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Clinton Michael Dearman (51) was jailed for seven and a half years for the two offences, which took place over four months, and his sentence ends in May 2020.
But the Parole Board at a hearing at Rolleston Prison last month signed off the prisoner's early release, subject to a range of strict conditions.
"This panel of the Board considers that Mr Dearman has demonstrated the sustained positive change that it was looking for," panel convener Judge Michael Crosbie said.
The board heard he had completed the Drug Treatment Programme and Special Treatment Unit Rehabilitation Programme and was classified as a minimum-security prisoner.
Dearman was also aided by a positive report from his principal Corrections officer (PCO).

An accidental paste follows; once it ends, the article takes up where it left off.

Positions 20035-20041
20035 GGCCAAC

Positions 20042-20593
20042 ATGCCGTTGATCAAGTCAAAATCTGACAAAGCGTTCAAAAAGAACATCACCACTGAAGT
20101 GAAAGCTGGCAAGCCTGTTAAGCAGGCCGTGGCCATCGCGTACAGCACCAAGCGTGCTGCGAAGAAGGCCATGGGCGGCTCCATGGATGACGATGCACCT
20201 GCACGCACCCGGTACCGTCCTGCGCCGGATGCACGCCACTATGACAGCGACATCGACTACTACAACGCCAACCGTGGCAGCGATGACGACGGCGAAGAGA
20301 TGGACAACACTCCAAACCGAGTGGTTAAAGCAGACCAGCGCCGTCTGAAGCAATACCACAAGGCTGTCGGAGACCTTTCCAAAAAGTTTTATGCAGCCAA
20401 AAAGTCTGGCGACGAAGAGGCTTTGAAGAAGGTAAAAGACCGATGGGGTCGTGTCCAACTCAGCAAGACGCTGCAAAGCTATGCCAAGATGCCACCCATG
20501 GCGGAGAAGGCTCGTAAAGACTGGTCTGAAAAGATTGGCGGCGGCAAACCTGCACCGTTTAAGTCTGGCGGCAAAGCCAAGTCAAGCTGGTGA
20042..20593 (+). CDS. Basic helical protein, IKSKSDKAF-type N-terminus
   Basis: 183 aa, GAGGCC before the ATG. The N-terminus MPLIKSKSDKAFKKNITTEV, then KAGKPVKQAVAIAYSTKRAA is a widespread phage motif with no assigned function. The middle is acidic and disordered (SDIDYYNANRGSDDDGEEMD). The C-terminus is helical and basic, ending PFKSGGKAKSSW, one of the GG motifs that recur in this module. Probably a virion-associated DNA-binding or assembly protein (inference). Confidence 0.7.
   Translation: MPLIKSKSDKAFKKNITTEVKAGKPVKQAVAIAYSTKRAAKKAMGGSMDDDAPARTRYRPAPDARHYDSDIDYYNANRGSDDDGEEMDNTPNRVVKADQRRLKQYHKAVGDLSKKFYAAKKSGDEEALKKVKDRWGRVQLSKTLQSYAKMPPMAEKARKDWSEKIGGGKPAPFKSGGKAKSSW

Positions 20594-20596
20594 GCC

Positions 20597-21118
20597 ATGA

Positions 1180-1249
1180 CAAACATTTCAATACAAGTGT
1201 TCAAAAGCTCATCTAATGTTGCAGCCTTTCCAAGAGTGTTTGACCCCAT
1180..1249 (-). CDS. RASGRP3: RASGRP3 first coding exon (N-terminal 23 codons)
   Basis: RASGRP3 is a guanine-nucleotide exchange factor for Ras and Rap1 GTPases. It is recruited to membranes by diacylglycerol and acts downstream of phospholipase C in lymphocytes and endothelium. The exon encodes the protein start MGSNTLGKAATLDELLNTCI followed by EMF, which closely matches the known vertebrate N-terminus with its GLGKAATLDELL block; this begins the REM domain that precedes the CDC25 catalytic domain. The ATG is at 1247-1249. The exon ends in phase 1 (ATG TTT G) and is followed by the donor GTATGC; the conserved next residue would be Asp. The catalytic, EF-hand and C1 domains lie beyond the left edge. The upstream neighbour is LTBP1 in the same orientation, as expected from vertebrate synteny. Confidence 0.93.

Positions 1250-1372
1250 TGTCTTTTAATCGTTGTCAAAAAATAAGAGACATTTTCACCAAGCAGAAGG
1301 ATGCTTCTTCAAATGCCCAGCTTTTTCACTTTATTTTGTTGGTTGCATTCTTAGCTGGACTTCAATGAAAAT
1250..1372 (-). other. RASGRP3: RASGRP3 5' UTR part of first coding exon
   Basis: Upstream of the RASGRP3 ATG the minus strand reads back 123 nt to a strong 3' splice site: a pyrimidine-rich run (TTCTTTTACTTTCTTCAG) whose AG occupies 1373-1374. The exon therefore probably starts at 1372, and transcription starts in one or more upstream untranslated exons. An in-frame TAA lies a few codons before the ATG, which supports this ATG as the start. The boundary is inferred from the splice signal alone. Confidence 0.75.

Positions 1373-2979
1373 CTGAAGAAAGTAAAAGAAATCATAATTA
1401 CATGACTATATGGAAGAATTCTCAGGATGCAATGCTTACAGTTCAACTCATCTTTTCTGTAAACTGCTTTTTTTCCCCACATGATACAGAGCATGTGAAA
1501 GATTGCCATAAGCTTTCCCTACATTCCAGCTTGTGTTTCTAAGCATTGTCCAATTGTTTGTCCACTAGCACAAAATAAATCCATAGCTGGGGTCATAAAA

"The PCO noted that Mr Dearman was recently the subject of what the department believes was an assault on him. The PCO noted that Mr Dearman did not retaliate in any way and appears to have utilised the strategies that he has learnt from Departmental programmes," Judge Crosbie said.
Dearman wore a balaclava during the first robbery of the Forbury Pharmacy, during which he locked staff in a room.
In his second hit, he returned to the premises at closing time, demanded more drugs, then taped staff's hands before locking them in the toilet.
Dearman also gained notoriety over the botched burglary of the Christchurch Petanque Club in 2005, in which he was hog-tied by elderly members as they waited for police to arrive.
The board noted he had work organised on a lifestyle block on parole.
"Clearly, with Mr Dearman's history, there is a risk. The test however is whether such risk is undue."
The board said he could be safely released under strict conditions:
- To complete any programme directed by Probation.
- To reside at an address approved by Probation.
- For the first six months of release, to abide by a 9pm-7am curfew.
- Not to contact any victim of offending.
- Not to possess alcohol or non-prescription drugs.
- To appear again before the Parole Board if instructed.